Another five soldiers from the Libyan National Army (LNA) have been killed, and more than 15 wounded, as the bloody siege of an apartment building in the Ganfouda area of Benghazi in eastern Libya continues. Holed up inside the building are Islamic State (IS)-affiliated extremists who have been battling LNA forces from inside the building since last week, the Libya Herald reported. The bloody clashes in Ganfouda are part of the Battle of Benghazi, one of the many civil battles raging across Libya since former dictator Muammar Gadaffi was overthrown and killed in 2011. The battle, which began in 2014, pits the Islamic Fundamentalist Shura Council of Benghazi Revolutionaries and the IS against the LNA. Last week, the LNA declared that Ganfouda had been flushed clean of the extremists. IOL News

Migrant Deal With Libya Within Reach
A migrant deal between the European Union and Libya seems closer after leaders of the EU institutions met with the Libyan prime minister on Thursday. Details of the deal, proposed by the EU last week, were discussed ahead of Friday’s informal EU summit in Malta. The main discussion point at the summit will be how to control migration from North Africa into Europe, before spring approaches, when the numbers are expected to increase. The president of the European Council, Donald Tusk, will propose “additional concrete and operational measures” to EU heads of states on Friday to stop the trafficking and smuggling networks. Tusk says a deal between the EU and Libya is within reach. VOA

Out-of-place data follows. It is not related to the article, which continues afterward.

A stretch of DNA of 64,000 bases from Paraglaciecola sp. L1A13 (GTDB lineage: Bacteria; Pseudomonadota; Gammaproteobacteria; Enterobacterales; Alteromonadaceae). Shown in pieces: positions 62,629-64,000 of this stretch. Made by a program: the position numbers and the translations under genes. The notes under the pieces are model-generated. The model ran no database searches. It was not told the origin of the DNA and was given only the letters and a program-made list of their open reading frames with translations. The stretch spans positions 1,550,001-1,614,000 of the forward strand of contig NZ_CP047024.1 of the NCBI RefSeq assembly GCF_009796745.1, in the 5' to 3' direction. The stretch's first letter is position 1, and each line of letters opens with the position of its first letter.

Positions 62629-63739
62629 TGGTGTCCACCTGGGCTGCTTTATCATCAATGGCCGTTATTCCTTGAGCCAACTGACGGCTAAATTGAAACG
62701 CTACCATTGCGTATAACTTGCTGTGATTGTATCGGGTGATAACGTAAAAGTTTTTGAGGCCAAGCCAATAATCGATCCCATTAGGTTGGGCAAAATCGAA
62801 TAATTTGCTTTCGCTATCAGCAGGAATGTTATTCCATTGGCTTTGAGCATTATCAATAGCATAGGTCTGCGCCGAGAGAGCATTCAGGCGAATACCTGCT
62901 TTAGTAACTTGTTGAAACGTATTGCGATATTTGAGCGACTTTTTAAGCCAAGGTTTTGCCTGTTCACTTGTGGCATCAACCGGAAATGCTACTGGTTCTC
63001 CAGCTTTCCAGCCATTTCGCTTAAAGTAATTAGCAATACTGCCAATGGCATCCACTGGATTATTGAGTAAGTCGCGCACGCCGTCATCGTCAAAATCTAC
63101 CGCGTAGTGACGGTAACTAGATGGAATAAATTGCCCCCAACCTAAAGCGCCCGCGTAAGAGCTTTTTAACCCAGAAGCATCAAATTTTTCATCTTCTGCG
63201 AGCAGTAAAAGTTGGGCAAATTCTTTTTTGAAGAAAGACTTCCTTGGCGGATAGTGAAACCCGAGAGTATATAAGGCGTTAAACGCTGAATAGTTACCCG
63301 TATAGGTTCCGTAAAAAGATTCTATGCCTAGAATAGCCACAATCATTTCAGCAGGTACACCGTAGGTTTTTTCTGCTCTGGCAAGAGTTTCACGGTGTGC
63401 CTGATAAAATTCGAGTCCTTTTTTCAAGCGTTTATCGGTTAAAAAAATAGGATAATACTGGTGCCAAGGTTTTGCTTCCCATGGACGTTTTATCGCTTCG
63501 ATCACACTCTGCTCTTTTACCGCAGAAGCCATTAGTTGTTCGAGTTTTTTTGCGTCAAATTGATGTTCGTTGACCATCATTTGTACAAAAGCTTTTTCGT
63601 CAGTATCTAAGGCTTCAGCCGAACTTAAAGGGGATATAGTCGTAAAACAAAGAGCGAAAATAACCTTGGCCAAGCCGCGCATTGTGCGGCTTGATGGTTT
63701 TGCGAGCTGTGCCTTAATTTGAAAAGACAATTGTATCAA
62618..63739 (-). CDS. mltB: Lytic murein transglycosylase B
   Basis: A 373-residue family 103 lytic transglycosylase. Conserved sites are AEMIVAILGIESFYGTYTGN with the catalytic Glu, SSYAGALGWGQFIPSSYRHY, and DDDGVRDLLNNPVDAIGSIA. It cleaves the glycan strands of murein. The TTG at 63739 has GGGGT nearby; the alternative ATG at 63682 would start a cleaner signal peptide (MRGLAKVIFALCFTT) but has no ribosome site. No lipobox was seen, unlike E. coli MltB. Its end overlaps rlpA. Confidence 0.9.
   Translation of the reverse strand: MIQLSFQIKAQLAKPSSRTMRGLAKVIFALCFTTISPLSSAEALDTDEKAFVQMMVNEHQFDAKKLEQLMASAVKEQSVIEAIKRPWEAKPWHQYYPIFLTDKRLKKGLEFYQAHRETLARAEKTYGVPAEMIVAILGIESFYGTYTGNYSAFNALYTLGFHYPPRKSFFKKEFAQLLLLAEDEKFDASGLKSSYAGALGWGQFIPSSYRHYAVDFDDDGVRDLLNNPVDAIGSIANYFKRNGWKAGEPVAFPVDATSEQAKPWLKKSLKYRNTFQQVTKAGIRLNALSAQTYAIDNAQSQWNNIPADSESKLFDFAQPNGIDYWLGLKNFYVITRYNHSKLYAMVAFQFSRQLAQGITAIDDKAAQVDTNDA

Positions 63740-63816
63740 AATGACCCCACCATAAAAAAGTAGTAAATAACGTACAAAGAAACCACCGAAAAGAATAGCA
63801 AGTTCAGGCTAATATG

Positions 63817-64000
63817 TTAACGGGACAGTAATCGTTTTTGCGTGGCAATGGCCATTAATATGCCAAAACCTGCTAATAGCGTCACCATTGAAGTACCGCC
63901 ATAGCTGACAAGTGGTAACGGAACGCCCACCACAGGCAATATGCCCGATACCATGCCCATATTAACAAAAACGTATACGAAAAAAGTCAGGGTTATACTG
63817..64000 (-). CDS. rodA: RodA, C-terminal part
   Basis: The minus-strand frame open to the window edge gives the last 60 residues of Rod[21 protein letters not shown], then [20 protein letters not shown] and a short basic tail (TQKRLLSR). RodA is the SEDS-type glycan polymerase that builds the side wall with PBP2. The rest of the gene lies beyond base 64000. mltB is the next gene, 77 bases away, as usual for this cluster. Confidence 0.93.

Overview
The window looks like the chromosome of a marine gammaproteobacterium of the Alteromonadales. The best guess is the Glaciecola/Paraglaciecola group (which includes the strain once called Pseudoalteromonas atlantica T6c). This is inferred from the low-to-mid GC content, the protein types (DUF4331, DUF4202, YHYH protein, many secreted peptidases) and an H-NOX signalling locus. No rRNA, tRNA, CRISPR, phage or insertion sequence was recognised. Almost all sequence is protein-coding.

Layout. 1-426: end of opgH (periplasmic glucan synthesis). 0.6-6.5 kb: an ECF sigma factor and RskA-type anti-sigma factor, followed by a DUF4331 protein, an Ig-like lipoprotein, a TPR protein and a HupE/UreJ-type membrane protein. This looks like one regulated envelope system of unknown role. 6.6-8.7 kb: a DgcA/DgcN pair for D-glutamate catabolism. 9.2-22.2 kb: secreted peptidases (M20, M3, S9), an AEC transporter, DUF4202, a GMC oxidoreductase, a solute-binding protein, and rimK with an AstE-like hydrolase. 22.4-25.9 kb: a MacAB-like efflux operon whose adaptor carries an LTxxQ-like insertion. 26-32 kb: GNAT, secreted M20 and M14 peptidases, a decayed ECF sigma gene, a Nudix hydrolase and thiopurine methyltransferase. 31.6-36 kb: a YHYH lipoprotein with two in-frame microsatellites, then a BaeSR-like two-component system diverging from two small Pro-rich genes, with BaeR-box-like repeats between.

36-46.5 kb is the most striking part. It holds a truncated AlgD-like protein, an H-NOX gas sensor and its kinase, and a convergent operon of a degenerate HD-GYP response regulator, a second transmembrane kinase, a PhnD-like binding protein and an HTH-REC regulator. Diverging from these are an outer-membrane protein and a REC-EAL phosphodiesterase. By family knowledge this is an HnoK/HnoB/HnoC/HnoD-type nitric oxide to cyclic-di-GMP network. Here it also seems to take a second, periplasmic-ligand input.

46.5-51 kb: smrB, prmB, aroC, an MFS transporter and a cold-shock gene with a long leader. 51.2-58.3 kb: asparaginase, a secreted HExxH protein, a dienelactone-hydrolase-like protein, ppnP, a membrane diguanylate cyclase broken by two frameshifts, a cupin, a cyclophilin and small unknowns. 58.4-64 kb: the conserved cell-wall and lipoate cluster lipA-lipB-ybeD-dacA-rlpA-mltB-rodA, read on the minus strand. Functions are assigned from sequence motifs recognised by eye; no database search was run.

Uganda Rules Out Military Intervention in South Sudan
Imposing an external “trusteeship” government on South Sudan to try to end a three-year ethnic civil war and potential genocide in the world’s youngest nation would only make its security situation worse, Uganda said on Thursday. Patience towards President Salva Kiir’s government in Juba has worn thin as the refugee numbers have grown, fuelling talk in international policy circles – including the opinion pages of the New York Times – that “trusteeship” is a viable solution. However, Ugandan Minister of State for Foreign Affairs Okello Oryem rejected the notion, saying such interference would be opposed even by Kiir’s sworn enemy, Riek Machar, currently under house arrest in South Africa. “I don’t think it’s a good idea,” said Oryem, the principal foreign policy voice in Uganda, one of South Sudan’s most powerful neighbors. Reuters